Hobbycraft 1/48 P-36
Kit Number:1557 (?)
Media: Injected Plastic
Decals : Two schemes, both French AF, WWII
Accuracy: looks great
Overall: see review
Comments: For years I have had an AMT P-36 and a Microscale sheet for a Vichy French aircraft complete with the red and yellow striped cowling and tail. But the AMT kit was not really that great a kit so I never got around to building it. When Hobbycraft brought out the series of 4 P-36s, I knew it was time to use my decal sheet. The version I first saw was the French Hawk 75A-3 kit with four wing and two nose guns, so I grabbed a copy and put it on the 'to do' shelf.
When I finally got around to building it, I was very surprised. The only other Hobbycraft kit I had built before that was their CF-100 Mk 5 Canuck with its problematic fit, sparse interior, and incredibly terrible decals. The P-36 has a great interior with nice sidewall detail, rudder pedals, seat, control stick and flap handle. It was a natural for Reheat decals and this was the first kit on which I used them. I was hooked. The fit is good with putty only used in any quantity on the wing/fuselage joint. The clear bits were attached with epoxy, but I fear I used a bit too much and got some smear inside the rear quarter windows, a problem on these Curtiss fighter kits. It is nice that I could display the interior and the sliding canopy fit well and looks right.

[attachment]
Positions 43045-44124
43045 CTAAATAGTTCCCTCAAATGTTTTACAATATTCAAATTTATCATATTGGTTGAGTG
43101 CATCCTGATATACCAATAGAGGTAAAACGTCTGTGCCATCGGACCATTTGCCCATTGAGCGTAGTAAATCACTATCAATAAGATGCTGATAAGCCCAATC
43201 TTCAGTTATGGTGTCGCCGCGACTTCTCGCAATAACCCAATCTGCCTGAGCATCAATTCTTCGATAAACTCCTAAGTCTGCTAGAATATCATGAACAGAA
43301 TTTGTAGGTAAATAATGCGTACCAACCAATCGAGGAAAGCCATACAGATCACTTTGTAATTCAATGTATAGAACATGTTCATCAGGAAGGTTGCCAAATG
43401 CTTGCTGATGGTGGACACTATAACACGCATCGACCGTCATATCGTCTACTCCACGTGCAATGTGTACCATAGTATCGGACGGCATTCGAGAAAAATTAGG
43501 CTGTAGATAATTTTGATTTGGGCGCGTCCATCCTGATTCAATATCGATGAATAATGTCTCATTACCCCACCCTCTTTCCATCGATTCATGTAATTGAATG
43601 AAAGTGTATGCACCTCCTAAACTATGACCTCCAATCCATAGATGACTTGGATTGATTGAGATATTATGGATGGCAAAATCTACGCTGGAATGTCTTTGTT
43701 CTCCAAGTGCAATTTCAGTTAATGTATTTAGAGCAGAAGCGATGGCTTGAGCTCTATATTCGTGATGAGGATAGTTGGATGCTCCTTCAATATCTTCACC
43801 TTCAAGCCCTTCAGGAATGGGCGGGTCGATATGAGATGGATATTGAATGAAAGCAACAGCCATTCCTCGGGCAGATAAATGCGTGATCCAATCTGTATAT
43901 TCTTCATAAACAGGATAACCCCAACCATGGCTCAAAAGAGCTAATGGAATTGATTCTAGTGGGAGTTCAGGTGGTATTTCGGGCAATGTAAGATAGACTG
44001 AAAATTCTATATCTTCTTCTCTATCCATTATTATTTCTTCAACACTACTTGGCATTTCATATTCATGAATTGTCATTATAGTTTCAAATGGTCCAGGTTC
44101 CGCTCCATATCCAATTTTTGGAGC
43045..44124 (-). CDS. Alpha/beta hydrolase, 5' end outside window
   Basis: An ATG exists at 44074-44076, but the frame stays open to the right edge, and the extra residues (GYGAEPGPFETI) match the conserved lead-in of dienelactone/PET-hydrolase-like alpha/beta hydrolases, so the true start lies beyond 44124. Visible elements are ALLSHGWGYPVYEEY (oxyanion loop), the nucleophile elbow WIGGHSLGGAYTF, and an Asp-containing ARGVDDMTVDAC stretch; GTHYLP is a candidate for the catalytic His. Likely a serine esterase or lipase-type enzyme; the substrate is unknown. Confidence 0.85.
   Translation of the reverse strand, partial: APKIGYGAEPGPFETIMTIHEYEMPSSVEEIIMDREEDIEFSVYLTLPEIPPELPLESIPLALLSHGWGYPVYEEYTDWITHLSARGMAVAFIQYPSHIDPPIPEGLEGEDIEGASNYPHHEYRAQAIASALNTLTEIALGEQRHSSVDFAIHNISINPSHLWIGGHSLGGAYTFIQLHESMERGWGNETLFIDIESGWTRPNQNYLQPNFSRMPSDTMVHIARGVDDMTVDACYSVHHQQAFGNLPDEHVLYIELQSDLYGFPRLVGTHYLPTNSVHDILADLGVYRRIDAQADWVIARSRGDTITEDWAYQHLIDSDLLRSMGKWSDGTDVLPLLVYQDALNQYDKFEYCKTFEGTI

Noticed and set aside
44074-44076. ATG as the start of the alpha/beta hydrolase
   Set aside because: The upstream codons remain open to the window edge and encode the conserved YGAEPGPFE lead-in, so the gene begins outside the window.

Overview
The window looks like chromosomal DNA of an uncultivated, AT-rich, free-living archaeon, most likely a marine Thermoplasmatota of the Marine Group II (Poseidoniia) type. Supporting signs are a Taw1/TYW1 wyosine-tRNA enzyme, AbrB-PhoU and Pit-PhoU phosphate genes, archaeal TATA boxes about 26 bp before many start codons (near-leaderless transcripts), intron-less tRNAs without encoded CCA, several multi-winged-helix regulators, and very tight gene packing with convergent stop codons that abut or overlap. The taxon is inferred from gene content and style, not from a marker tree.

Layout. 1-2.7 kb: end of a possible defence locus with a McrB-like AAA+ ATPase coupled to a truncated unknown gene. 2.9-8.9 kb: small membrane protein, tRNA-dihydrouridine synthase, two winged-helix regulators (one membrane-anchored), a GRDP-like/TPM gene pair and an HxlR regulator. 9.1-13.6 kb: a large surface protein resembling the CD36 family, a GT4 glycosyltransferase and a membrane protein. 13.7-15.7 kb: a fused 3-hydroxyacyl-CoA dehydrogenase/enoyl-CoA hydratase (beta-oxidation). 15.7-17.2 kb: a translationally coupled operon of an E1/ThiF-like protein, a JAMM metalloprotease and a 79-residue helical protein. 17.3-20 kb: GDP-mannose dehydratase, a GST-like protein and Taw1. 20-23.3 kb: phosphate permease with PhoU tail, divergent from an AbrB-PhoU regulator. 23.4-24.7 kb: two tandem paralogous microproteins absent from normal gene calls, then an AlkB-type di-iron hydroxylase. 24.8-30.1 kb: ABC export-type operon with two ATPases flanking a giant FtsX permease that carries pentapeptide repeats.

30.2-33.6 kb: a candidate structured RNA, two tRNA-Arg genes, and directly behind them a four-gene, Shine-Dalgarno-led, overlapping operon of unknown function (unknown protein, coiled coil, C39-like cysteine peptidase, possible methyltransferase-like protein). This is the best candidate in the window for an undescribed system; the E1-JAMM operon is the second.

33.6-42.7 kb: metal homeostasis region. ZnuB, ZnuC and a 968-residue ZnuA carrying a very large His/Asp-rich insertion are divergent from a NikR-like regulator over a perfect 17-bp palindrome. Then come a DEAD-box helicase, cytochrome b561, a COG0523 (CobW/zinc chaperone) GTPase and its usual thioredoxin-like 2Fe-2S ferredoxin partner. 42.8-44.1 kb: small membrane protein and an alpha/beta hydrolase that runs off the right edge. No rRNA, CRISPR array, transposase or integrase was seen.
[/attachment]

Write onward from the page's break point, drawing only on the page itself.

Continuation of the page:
I painted the tail assembly and cowling white in preparation for the yellow and red stripes. I then painted the red and blue of the rudder tricolor and masked that off when fully dry. Next came the yellow for the cowling and the tailplanes. When that was dry, it was masked off and the rest of the plane painted in a random pattern of green, brown and light grey mixed to match the box art. The underside was painted primer grey as it seemed to match pretty well. I used an old Microscale sheet that was designed for the AMT kit. Since the red stripes were part of the decal sheet, the aircraft was airbrushed with Future floor wax as I do all my matt-colored kits prior to applying decals. This provides a gloss surface and nearly eliminated air bubbles and silvering. Although not designed for the Hobbycraft kit, the Microscale decals fit very well and reacted well in spite of their 20 plus year age. Once decals had dried and set, excess setting solution was cleaned off with warm water, the aircraft blow dried and then the matt coat was applied. Pastel stains were again added and, since this was before True Details, the wheels flattened by sitting the model on a hot-plate. I must warn you that this takes practice, since it is all too easy to have the result be a horrid mess.
With this kit, I started to build more Hobbycraft kits, and am glad that I did as they have gotten better and better with time. Highly recommended.
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